Perception and Practices on Malaria Control among Pregnant Women in Machakos Central Division, Kenya
Kyania, Martin Mulala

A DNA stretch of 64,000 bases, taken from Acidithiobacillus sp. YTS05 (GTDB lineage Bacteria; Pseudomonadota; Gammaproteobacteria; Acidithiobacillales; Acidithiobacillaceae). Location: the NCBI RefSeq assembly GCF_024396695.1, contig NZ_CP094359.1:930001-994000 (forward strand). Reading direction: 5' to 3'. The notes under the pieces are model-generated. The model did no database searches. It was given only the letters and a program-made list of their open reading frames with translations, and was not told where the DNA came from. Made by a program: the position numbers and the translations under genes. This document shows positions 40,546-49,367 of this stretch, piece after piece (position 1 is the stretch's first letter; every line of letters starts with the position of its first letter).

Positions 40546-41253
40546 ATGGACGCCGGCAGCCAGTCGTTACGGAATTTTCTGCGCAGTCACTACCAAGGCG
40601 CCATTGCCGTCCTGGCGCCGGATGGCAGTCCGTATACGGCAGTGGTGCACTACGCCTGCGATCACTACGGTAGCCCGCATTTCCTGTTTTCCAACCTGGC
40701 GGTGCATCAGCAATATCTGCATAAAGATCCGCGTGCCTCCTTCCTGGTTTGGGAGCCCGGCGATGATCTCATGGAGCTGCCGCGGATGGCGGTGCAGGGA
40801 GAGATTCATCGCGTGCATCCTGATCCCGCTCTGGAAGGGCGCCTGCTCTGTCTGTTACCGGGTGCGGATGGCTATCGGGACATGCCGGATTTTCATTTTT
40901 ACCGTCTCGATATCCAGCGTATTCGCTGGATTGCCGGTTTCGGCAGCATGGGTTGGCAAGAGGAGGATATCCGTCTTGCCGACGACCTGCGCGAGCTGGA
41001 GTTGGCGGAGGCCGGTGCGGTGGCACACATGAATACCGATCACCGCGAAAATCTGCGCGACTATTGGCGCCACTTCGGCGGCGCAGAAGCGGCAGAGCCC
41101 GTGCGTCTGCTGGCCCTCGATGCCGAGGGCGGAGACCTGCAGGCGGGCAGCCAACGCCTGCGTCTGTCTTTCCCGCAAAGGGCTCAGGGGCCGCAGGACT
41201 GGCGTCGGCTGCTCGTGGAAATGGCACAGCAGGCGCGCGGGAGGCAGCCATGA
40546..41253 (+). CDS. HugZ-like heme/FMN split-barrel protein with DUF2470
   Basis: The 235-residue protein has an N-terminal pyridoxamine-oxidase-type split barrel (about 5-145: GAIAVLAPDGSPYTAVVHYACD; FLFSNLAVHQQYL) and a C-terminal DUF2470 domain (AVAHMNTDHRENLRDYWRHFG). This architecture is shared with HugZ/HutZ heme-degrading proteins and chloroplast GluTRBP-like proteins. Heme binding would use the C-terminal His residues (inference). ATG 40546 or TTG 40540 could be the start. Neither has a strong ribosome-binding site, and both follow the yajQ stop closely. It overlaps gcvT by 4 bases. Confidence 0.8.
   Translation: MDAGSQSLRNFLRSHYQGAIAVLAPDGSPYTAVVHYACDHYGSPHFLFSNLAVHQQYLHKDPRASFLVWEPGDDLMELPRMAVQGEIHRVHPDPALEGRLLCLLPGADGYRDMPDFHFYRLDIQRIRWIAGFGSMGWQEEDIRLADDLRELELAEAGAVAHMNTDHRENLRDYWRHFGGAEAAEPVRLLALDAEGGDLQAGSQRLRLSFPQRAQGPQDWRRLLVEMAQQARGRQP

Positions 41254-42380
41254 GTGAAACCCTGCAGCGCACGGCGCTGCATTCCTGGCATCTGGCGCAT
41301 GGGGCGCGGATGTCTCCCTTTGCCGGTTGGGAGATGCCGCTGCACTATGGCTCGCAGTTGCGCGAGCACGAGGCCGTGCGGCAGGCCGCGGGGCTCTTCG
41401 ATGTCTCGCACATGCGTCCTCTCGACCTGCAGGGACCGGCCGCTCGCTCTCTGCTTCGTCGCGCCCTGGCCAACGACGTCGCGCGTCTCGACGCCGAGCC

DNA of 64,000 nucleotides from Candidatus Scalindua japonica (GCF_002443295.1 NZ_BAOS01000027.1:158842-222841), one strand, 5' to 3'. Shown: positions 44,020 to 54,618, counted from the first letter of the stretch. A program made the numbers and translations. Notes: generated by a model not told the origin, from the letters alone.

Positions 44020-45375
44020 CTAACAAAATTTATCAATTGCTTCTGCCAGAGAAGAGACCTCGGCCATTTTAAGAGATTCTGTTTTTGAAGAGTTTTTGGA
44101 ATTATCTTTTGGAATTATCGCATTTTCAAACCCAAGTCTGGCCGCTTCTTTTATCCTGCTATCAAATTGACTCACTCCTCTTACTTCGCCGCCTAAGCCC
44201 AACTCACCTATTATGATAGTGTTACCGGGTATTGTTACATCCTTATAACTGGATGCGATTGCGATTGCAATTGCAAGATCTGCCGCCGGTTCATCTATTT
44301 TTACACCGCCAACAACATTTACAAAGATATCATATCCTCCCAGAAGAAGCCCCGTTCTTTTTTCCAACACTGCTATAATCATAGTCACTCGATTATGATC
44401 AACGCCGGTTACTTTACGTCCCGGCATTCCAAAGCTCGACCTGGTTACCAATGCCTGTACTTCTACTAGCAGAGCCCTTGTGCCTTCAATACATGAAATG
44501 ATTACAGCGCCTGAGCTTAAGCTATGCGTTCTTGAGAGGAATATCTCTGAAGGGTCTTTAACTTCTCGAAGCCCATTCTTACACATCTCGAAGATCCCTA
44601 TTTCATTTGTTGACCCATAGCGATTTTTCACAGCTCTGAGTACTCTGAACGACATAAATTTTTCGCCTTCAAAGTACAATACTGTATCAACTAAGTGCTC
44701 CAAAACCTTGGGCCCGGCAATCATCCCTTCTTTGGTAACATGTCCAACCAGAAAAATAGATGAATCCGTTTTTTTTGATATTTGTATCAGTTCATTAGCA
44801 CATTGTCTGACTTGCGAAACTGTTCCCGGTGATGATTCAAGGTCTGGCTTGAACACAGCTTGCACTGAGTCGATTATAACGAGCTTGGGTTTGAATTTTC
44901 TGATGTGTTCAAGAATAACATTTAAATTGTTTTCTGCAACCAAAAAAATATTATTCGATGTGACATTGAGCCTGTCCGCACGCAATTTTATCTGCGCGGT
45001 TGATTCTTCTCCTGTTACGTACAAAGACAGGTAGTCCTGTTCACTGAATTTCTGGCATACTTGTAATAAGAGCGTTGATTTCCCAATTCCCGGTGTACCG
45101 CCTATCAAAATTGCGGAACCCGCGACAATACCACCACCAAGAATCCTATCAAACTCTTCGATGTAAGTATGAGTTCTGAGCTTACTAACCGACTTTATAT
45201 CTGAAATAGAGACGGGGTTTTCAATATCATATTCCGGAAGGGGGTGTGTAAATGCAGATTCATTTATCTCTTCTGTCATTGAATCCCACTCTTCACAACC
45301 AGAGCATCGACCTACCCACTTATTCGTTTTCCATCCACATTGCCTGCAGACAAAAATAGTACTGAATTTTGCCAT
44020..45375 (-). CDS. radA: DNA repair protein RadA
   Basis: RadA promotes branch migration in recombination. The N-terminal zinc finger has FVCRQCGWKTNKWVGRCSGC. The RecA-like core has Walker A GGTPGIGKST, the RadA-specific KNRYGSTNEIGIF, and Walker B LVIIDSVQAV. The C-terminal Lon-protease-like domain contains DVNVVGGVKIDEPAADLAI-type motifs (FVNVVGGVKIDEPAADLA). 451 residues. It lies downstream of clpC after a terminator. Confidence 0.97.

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Malaria is endemic in Kenya. It is the most important cause of morbidity and mortality in children under five years of age. It accounts for 30% of outpatient visits and nearly 20% of admissions to health facilities here Kenya. In Machakos District, Malaria has been the top cause of morbidity and mortality particularly in children under 5 years and women in the reproductive age. Records from the Machakos District hospital show that malaria cases have been steadily increasing from a low of 151,181 in the year 2002 to a high of 435,987 in the year 2010. The main objective of the study was to establish the perception and practices of pregnant women on malaria control in Machakos Central Division. The research design used was a descriptive survey and the study was done at Machakos District Hospital. A sample of 384 pregnant women from the division was interviewed using an interview schedule. In addition three focus group discussions of eight respondents each were conducted. Results showed that factors that were found to influence perceptions and practices of pregnant mothers on malaria control were education (X2=8.J5!, df=J, p<0.004), occupation (l=4.029, df=l , p<0.045), believe that malaria can be treated/controlled through medical intervention (X2=!7.703, df=l , p<O.OOOJ), perception that children under five years and pregnant women are at a high risk of malaria infection (X2=8.909, df=l , p<0.003), accessibility of health facility (X2=5.096, df=l , p<0.024), and knowledge on associated causes of malaria(x2=1.8!5, df= 1, p<O.O18). Focus group discussion revealed that lack of proper information on part of pregnant women on causes and diagnosis of malaria, and availability of control measures hindered successful control. The study also found that stigma surrounding teenage pregnancy was a major obstacle for pregnant teenagers in their efforts to seek medical care. The study concludes that education and occupation are important factors in malaria control. It recommends that policy formulation on malaria be directed towards information, education, communication, monitoring and evaluation and 'inter sector collaboration.